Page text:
Is having English as your mother tongue a blessing or a curse? Before hearing the question wrangled over on The Great Language Debate (Radio 4, Thursday), the answer seemed to me that it was a blessing - it gives you access to Shakespeare and to airport announcements the world over. Afterwards the argument seemed more finely balanced. If your mother tongue were, say, Greek, then you would never have to listen to John Mortimer in full flow; and even if you did, it's unlikely you would appreciate the full awfulness of the experience.

FILM / Hi honey I'm homicidal: Adam Mars-Jones on ironic tastelessness posing as suburban warfare in John Waters' latest black comedy, Serial Mom

There's no more fragile hold on a movie audience than shock value - it can work for a single film, but it's tricky to parlay that into an entire career. You depend on people wanting to see what they don't want to see, and any potential cult following will be eroded from one side by disgust and from the other by jadedness. All things considered, John Waters has had a pretty good run for his money. When his film Polyester was accompanied by the gimmick of Odorama - scratch-and-sniff cards that you were supposed to activate at set moments to release a more or less gross aroma - most audiences did so, with groans of meek protest, as if they had no choice in the matter. They submitted willingly enough to the tyranny of Waters' tastelessness.

ARTS / Bennett and the betrayal of Englishness: Alan Bennett is increasingly seen as a comfortable English institution, but, as Paul Taylor argues in this extract from a lecture commissioned by the West Yorkshire Playhouse, the dramatist's own slant on Englishness is far from cosy

In July 1993, there was a press launch in New York's Russian Tea Rooms for the forthcoming US tour of The Madness of George III. Its author, Alan Bennett, was introduced to the assembled hack pack as, 'What we in England call a national treasure', a description which lands Leeds' finest flower in the same bracket as Longleat and the Queen Mother.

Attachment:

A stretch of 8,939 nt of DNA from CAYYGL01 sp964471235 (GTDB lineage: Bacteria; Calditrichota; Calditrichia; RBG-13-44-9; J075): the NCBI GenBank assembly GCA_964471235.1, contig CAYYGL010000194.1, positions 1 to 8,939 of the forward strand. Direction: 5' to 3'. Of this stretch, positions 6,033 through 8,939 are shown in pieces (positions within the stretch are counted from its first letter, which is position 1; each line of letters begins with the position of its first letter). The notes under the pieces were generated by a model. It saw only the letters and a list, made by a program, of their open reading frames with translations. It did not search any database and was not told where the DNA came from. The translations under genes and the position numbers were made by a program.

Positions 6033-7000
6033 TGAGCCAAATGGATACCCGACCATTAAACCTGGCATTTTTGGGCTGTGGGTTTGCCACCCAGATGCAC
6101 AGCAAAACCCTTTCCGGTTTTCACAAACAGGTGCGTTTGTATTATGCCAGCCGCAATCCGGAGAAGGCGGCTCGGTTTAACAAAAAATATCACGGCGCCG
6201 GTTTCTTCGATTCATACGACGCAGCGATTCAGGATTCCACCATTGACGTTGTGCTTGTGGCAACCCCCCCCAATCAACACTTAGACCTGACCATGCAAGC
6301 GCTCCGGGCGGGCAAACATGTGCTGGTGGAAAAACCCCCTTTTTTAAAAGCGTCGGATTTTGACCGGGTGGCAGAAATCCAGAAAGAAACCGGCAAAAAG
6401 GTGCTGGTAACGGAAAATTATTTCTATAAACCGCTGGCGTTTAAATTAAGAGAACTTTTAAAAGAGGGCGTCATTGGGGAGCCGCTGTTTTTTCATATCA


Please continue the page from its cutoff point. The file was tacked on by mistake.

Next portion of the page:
Everybody's talking about it: The TV chat show may be dead on its feet, but in theatres, arts centres, bookshops and galleries, they're talking the talk and it's far from cheap. By Miranda Carter

Last week, American feminists Naomi Wolf, Kate Roiphe and Erica Jong debated date rape; and 1,500 people turned out at the Logan Hall in London, to see them do it. Two days before, novelist Will Self packed a rather smaller venue at the ICA. In Leeds, West Yorkshire Playhouse recently boasted an audience of more than 500 for Alan Bennett. It filled for Peter Brook, too. While theatre producers, film distributors and publishers publicly deplore their declining sales and attendances (when did they not?), audiences are showing up for public talk.

THEATRE / Madly, deeply: Paul Taylor reviews the revival of Alan Bennett's The Madness of George III

THESE DAYS it's spin doctors who infest the game of politics; at the end of the 18th century, it was medical doctors - or, more to the point, quacks. If the monarch fell ill, then Parliament too had a funny turn, for the King was still the fons et origo of patronage and chose as his chief minister whoever could patch together a majority in the Commons. Royal sickness, therefore, spelt political crisis, since it meant that the unfilial Prince of Wales and hangers-on could start to get above themselves.

Meet the superyoung: Some people just never seem to look their age. Why? How? And can we all do it? Geraldine Bedell reports

'Youth's a stuff will not endure,' said Shakespeare, wrongly. Shakespeare had reckoned without the Superyoung - those irritating people who seem to age at a more leisurely pace than the rest of us. Where you probably have lines scooting over your face in every direction, the Superyoung have flawless complexions; where you have thinning lips and hair, theirs are beestung and luxuriant. And they are everywhere, these people: in politics - look at Peter Lilley, 50 this year; in trade unions: Bill Jordan is 57; in the theatre: Alan Bennett is 58, Honor Blackman now an unbelievable 67; Isabella Rossellini is still, at 40, what Lancome think women want to look like, and, dammit, Lancome are right.

BOOK REVIEW / Piles and piles in common: 'The Maker of the Omnibus: The Lives of English Writers Compared' - Jack Hodges: Sinclair-Stevenson, 20 pounds

IN Kafka's Dick, by Alan Bennett, there's a suburban housewife who has never read a word of Auden yet is fully au fait with the fact that the great poet never wore underpants. Accumulating odd details about the Lives rather than wrestling with the actual Works is what she and her husband mean by having literary interests. They'd be in seventh heaven with The Maker of the Omnibus, Jack Hodges's dottily detailed comparative study, in 92 subsections, of the lives of English (or, more accurately, British) writers, on the crawl from cradle to grave.